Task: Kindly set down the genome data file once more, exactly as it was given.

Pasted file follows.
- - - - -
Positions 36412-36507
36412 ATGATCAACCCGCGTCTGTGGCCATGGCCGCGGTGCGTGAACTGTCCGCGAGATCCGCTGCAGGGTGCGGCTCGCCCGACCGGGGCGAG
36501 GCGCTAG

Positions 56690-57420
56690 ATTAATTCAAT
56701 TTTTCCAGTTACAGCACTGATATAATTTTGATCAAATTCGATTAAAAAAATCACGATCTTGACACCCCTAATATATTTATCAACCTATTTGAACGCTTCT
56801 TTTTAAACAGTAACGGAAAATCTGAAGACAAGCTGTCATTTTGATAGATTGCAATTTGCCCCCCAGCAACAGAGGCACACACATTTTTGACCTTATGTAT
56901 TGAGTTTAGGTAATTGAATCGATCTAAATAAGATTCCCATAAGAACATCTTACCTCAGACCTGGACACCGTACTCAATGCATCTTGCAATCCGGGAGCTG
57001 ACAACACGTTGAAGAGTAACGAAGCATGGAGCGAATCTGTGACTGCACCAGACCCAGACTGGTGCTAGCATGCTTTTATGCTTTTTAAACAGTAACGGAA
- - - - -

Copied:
Positions 36412-36507
36412 ATGATCAACCCGCGTCTGTGGCCATGGCCGCGGTGCGTGAACTGTCCGCGAGATCCGCTGCAGGGTGCGGCTCGCCCGACCGGGGCGAG
36501 GCGCTAG

Positions 56690-57420
56690 ATTAATTCAAT
56701 TTTTCCAGTTACAGCACTGATATAATTTTGATCAAATTCGATTAAAAAAATCACGATCTTGACACCCCTAATATATTTATCAACCTATTTGAACGCTTCT
56801 TTTTAAACAGTAACGGAAAATCTGAAGACAAGCTGTCATTTTGATAGATTGCAATTTGCCCCCCAGCAACAGAGGCACACACATTTTTGACCTTATGTAT
56901 TGAGTTTAGGTAATTGAATCGATCTAAATAAGATTCCCATAAGAACATCTTACCTCAGACCTGGACACCGTACTCAATGCATCTTGCAATCCGGGAGCTG
57001 ACAACACGTTGAAGAGTAACGAAGCATGGAGCGAATCTGTGACTGCACCAGACCCAGACTGGTGCTAGCATGCTTTTATGCTTTTTAAACAGTAACGGAA